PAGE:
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Santa Monica's Virginia Avenue Park Flourishing After First Decade, Director Says
Santa Monica Real Estate Company, Roque and Mark
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Harding, Larmore
Kutcher & Kozal, LLP

Convention and Visitors Bureau Santa Monica

By Niki Cervantes
Staff Writer

August 15, 2016 -- Virginia Avenue Park, 9.5 acres in Santa Monica’s poorest neighborhood, is flourishing after a total redesign ushered in more activities for the young and a construction of a campus-like hub that offers community services to the Pico area, its director said Tuesday.

Eleven years after a $13 million reconstruction, Virginia Avenue Park has evolved into a “unique” public space that is better matching the needs of Pico residents, said Carla Fantozzi, the park’s director.

Today the park is a community gathering spot, one “that invites people to discover and learn new things, to connect and to celebrate,” Fantozzi told the City Council in a brief update at its regular Tuesday meeting.

Last year alone, the park provided more than 7,000 hours of recreational or other City programming to almost 800 people between six and 24 years of age, Fantozzi said.

She said about 70 percent were Santa Monica residents, and 60 percent of those were from the Pico Neighborhood.

Those numbers do not include all visitors, such as casual visitors or those who attend special events, patrons of the new branch library there or shoppers at the Saturday farmers market, she said.

Meanwhile, 2.9 acres refurbished into a “vibrant” hub includes buildings that provide community programs, such as a teen center and meeting space, or help with social services.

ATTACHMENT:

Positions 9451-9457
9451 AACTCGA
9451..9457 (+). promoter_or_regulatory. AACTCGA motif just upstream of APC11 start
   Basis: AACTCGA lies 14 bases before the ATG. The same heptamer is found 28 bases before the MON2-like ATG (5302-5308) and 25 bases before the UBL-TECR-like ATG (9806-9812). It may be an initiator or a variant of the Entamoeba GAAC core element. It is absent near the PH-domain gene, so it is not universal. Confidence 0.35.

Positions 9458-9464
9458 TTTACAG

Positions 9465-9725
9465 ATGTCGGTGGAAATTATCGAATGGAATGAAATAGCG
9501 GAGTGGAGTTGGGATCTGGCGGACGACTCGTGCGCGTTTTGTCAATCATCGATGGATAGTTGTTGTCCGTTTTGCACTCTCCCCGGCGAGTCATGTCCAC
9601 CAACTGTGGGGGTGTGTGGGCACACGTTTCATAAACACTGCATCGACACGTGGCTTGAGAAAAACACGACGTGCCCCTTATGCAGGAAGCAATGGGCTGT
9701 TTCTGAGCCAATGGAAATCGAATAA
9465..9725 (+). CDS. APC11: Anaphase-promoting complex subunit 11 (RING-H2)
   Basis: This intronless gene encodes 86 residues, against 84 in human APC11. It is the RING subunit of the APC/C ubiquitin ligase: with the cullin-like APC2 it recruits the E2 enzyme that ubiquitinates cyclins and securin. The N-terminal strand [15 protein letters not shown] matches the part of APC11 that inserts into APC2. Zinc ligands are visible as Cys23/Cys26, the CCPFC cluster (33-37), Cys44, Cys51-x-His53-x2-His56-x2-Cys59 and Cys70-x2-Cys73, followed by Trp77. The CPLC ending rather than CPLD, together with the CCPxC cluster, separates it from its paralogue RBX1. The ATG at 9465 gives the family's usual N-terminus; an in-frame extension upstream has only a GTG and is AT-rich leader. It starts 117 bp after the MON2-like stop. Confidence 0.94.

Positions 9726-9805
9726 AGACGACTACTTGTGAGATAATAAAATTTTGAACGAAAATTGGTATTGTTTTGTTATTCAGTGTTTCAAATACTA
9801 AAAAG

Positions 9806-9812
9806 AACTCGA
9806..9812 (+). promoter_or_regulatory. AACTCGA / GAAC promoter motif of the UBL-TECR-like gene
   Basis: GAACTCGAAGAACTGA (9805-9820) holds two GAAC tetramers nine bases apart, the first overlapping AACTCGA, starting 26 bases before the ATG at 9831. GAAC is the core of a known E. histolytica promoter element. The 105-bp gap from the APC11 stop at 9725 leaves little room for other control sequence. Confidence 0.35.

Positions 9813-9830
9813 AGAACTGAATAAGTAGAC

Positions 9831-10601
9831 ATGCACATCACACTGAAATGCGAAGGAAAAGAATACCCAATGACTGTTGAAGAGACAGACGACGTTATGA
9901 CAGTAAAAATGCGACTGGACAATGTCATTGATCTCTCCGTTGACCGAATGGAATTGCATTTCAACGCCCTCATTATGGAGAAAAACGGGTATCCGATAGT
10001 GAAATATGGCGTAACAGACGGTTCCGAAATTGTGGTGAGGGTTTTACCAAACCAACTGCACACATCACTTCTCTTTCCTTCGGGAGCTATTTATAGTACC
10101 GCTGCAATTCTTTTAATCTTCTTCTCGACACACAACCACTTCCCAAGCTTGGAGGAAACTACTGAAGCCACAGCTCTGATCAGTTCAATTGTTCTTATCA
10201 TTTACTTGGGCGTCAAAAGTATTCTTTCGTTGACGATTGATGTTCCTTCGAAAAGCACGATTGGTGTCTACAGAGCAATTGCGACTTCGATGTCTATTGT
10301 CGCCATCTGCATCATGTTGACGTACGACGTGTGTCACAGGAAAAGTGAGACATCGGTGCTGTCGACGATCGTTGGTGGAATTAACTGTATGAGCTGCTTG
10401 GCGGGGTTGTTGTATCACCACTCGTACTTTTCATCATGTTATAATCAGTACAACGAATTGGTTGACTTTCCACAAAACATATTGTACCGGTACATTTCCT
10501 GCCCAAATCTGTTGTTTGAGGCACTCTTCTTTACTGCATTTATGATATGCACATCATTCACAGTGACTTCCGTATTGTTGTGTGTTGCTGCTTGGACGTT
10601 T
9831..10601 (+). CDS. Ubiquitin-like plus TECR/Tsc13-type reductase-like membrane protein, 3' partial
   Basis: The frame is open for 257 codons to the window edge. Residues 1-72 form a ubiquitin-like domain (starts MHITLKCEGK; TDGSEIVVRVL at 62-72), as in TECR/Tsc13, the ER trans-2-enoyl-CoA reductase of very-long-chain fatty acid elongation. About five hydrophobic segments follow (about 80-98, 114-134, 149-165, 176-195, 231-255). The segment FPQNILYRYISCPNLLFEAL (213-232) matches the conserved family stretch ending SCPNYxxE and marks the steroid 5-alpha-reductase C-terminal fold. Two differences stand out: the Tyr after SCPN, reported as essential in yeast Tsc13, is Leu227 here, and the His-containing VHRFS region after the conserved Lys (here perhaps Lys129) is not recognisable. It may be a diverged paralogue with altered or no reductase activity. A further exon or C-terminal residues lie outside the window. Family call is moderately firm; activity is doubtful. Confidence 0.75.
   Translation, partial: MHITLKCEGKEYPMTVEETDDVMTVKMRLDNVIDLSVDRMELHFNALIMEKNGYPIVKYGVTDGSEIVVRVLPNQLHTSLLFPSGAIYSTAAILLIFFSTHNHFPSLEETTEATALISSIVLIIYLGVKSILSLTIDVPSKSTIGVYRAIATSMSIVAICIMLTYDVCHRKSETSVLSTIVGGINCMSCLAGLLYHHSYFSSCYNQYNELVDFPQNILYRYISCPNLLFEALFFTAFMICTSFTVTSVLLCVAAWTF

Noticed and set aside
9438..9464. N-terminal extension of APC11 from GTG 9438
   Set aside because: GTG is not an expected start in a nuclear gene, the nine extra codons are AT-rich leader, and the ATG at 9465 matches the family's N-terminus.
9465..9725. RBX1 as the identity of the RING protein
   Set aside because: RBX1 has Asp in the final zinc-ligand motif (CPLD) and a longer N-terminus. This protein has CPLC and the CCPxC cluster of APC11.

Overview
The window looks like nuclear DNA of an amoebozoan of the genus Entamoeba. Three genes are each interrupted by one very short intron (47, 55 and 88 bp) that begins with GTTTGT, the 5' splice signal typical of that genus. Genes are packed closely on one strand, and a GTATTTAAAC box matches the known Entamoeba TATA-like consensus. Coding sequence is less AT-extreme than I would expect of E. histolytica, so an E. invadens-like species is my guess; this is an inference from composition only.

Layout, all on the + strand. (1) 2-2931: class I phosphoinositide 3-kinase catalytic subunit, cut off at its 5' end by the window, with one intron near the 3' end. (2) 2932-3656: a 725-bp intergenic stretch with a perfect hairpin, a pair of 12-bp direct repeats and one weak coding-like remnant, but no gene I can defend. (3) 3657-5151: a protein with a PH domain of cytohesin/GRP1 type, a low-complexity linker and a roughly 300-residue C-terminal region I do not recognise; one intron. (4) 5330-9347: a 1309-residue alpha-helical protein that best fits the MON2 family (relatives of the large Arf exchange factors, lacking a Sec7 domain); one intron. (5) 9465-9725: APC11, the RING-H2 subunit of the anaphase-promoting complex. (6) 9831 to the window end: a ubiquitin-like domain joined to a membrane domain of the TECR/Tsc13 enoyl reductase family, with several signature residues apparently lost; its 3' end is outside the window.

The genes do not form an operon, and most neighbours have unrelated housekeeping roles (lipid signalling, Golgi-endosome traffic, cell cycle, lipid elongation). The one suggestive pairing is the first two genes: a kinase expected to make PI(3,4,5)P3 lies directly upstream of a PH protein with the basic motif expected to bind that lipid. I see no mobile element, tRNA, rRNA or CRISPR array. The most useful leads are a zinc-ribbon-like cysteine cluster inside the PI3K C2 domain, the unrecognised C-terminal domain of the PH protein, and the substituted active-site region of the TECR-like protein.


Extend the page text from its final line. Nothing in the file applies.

After decades of debate, the park last year also became home to the Pico Branch Library, one of the most popular of the four branches of the Main Library downtown, she said.

Virginia Avenue Park had long been the source complaints from the neighborhood, which is the most diverse in Santa Monica but also suffers problems not usually associated with the well-heeled city, such as gangs, some serious criminal activity and poverty.

After two years of reconstruction, the City’s fourth-largest park re-opened in 2005 –- 15 years after planning started –- and now offers a wide array of features.

The park now includes a walking loop; two lit regulation-size basketball courts; the “Splash Pad,” open from Memorial Day to Labor Day; “The Patio,” for children’s parties; two playgrounds; picnic tables, and barbecue grills.

Its reconstructed buildings feature a recording studio, a computer lab, community meeting space, a police substation and space to help residents with social service needs. It offers assistance with such government programs as CalFresh and applications for the Affordable Health Care Act.

Tutoring, help with homework, a Latino senior citizens club, Santa Monica College Emeritus classes and a trade intern program are also at the park.

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